U.S. sees small number of railroads meeting safety deadline
(Recasts throughout with new details and background)
By David Morgan
WASHINGTON Aug 7 (Reuters) - Only a small number of U.S. railroads will meet the Dec. 31 deadline for implementing new train safety technology that experts say would have prevented the deadly May 12 Amtrak derailment in Philadelphia, officials said on Friday.
A report to Congress by the Federal Railroad Administration showed that just three out of 38 inter-city passenger, commuter and freight railroads have submitted the plans necessary for regulators to certify advanced technology systems known as positive train control, or PTC.
Barely four months before the congressionally mandated deadline, only 11 railroads have told regulators that they expect to begin demonstrating PTC systems in 2015. Others have said PTC demonstrations could start as late as 2020.
Meeting the deadline to install PTC, a complex system of sensors and automated controls that can slow or stop a train, poses a major challenge because of technological difficulties and its high costs, which run into the billions of dollars.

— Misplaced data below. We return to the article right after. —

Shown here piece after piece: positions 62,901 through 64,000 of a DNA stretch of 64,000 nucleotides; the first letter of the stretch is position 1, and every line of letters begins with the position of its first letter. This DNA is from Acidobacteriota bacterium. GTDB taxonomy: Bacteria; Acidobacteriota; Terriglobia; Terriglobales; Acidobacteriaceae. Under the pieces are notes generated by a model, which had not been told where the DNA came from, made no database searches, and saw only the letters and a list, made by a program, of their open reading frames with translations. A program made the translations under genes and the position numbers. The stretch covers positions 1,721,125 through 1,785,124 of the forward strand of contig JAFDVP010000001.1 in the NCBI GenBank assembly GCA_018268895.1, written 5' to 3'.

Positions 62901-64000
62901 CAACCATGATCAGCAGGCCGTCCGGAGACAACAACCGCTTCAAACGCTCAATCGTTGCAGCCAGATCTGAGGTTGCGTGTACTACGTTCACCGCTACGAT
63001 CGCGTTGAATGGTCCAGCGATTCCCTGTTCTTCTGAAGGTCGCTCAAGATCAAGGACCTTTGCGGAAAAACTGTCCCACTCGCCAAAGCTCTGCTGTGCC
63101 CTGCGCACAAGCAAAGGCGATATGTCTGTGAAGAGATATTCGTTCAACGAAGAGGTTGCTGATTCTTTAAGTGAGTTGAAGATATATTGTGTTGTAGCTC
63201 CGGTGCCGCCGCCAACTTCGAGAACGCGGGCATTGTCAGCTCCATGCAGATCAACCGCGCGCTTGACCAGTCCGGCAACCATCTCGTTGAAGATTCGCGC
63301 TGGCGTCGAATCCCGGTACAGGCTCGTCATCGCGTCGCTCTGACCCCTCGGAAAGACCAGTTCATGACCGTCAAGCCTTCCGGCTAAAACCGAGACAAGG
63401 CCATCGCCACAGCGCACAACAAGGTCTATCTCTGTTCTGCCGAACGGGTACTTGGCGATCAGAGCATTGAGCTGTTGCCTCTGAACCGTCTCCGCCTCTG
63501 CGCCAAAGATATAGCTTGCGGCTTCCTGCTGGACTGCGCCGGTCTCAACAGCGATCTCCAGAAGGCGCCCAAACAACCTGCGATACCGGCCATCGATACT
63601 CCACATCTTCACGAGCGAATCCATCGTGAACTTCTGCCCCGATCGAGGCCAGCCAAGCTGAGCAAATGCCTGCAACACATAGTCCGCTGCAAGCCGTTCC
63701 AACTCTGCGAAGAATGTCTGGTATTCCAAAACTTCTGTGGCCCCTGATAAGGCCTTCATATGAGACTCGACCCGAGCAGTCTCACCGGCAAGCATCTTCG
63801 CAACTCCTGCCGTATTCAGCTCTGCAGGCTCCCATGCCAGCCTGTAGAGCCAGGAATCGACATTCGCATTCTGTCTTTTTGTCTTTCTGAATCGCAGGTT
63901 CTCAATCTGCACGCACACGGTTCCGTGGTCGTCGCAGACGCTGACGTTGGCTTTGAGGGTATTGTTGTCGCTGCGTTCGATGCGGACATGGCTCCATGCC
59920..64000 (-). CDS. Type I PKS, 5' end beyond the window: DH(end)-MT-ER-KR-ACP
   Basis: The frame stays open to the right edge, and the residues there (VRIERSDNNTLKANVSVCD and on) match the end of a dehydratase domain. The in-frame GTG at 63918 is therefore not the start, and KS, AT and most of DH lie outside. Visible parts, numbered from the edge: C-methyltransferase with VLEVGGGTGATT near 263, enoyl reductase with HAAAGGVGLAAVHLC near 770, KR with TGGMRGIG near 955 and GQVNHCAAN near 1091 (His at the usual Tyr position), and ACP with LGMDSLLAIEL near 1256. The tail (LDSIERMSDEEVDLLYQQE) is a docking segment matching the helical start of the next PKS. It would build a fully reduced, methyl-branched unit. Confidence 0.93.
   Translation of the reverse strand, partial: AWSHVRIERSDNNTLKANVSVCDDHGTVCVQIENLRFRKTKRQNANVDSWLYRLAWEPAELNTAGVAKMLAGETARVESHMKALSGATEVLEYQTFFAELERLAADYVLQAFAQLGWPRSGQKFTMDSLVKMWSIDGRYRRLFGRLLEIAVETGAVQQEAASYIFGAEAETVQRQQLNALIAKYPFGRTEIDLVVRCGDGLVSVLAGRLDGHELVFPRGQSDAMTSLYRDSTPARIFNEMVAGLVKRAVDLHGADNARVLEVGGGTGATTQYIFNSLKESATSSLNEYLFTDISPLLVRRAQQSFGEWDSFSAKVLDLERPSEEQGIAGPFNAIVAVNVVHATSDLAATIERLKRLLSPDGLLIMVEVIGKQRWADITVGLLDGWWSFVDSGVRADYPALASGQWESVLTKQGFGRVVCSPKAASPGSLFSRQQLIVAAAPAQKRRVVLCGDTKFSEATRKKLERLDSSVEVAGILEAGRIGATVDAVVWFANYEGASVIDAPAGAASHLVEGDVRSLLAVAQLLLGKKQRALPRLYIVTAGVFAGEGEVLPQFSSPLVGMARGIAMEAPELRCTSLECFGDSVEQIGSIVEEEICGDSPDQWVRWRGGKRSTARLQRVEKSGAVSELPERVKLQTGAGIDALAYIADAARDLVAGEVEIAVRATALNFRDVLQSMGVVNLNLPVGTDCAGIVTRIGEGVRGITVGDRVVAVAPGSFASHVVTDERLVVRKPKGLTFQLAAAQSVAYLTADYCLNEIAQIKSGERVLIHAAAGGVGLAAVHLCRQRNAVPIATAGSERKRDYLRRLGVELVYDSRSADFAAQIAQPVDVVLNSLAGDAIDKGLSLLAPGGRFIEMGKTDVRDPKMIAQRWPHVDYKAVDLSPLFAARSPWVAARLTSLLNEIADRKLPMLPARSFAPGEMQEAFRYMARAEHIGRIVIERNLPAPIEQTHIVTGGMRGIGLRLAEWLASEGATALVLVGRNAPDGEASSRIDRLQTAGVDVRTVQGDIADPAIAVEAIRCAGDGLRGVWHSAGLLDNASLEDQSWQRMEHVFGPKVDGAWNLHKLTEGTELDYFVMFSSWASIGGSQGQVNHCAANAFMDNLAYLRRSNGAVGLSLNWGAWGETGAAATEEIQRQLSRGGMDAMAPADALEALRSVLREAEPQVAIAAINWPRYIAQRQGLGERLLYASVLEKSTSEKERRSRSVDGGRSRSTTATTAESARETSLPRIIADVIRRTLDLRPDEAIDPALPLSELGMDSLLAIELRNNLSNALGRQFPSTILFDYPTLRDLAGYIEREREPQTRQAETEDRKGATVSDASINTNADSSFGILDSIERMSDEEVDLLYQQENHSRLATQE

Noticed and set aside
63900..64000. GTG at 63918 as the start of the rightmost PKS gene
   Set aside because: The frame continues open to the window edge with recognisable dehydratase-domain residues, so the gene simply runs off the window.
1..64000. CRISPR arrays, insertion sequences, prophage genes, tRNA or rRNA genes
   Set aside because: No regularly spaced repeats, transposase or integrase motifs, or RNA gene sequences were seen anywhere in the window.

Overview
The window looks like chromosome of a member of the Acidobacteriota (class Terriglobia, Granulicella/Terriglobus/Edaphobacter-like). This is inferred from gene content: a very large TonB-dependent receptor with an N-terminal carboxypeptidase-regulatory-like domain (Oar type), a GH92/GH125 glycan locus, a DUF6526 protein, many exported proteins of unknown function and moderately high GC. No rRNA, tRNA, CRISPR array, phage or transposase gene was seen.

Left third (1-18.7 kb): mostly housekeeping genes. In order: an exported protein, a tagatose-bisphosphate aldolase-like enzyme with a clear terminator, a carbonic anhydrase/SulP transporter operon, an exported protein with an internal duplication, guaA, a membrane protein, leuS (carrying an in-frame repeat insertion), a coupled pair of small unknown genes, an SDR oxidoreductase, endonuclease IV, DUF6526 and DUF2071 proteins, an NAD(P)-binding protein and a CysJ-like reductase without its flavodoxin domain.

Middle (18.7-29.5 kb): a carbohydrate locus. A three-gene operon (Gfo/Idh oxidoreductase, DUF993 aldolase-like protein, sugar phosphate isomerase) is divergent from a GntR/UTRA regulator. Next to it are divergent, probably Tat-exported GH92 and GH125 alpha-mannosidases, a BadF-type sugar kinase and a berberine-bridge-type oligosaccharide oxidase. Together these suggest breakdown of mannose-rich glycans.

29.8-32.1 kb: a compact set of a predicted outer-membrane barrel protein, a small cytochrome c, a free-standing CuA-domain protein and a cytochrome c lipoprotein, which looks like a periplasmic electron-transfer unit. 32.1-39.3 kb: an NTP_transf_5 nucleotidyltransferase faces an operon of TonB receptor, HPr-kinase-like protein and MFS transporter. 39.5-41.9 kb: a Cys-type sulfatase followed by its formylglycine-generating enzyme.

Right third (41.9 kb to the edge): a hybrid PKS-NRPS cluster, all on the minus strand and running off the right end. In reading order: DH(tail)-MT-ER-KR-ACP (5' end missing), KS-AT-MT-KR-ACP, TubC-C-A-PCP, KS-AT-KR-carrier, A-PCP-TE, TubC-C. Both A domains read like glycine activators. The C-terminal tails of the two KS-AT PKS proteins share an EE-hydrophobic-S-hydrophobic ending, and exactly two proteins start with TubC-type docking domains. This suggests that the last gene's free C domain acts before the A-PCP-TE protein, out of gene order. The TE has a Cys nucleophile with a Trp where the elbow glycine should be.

Regulators have long said that most railroads will not hit the year-end deadline that Congress imposed in 2008, while railroads face the possibility of fines or service suspension if lawmakers fail to extend the deadline this fall [ID: L1N0ZA0ZI]
A six-year transportation bill that passed the Senate this month would allow the Obama administration to grant an extension of up to three years. But the measure is not expected to be taken up by the House of Representatives when lawmakers return from their summer break in September.
"It is difficult to reliably estimate a firm, network-wide PTC implementation date due to the varying degree of progress and incomplete data provided by the railroads," the FRA report said. Continued...